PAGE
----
In this review of studies on the hemorrhagic fevers of Southern Africa carried out in the South African Institute for Medical research, attention has been called to occurrence of meningococcal septicemia in recruits to the mining industry and South African Army, to cases of staphylococcal and streptococcal septicemia with hemorrhagic manifestations, and to the occurrence of plague which, in its septicemic form, may cause a hemorrhagic state. "Onyalai," a bleeding disease in tropical Africa, often fatal, was related to profound thrombocytopenia possibly following administration of toxic witch doctor medicine. Spirochetal diseases, and rickettsial diseases in their severe forms, are often manifested with hemorrhagic complications. Of enterovirus infections, Coxsackie B viruses occasionally caused severe hepatitis associated with bleeding, especially in newborn babies. Cases of hemorrhagic fever presenting in February-March, 1975 are described. The first outbreak was due to marburg virus disease and the second, which included seven fatal cases, was caused by rift valley fever virus. In recent cases of hemorrhagic fever a variety of infective organisms have been incriminated including bacterial infections, rickettsial diseases, and virus diseases, including Herpesvirus hominis; in one patient, the hemorrhagic state was related to rubella. A boy who died in a hemorrhagic state was found to have congo fever; another patient who died of severe bleeding from the lungs was infected with leptospira canicola, and two patients who developed a hemorrhagic state after a safari trip in Northern botswana were infected with trypanosoma rhodesiense. An illness manifested by high fever and melena developed in a young man after a visit to zimbabwe; the patient was found to have both malaria and marburg virus disease. ( info)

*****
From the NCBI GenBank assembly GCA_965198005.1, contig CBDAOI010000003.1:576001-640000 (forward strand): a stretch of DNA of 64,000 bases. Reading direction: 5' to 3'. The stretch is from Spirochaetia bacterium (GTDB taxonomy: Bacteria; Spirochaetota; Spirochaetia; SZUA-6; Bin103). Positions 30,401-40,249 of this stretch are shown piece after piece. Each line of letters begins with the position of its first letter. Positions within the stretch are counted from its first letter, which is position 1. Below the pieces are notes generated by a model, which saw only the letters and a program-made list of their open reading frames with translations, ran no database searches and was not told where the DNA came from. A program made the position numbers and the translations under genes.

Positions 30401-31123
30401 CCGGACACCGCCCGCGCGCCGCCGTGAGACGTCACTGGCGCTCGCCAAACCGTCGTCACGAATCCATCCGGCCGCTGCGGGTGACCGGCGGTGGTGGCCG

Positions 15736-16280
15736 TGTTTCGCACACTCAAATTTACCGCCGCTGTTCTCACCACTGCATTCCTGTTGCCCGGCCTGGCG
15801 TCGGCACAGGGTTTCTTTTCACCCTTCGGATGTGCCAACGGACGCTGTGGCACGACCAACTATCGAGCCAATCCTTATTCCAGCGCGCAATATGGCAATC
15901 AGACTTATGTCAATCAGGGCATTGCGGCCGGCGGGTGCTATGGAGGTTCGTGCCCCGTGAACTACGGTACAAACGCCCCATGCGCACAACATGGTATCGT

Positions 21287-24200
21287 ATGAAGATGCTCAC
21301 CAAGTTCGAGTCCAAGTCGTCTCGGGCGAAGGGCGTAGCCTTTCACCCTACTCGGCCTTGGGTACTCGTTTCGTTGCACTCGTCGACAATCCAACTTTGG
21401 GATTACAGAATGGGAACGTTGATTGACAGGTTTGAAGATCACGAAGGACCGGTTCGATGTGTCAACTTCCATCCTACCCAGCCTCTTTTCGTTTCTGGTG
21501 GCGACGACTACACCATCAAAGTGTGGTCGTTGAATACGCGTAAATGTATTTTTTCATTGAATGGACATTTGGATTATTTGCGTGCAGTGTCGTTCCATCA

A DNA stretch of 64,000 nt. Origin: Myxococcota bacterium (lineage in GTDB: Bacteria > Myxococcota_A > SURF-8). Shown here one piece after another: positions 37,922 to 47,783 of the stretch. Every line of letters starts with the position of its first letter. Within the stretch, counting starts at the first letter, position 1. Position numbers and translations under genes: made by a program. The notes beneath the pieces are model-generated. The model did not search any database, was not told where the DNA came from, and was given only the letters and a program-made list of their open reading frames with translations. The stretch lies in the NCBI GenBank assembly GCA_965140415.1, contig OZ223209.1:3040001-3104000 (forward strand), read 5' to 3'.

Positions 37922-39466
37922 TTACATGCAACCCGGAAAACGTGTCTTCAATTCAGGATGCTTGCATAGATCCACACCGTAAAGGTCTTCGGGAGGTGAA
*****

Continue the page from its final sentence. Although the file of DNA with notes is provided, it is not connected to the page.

5/8. Virologic investigation of a case of suspected haemorrhagic fever.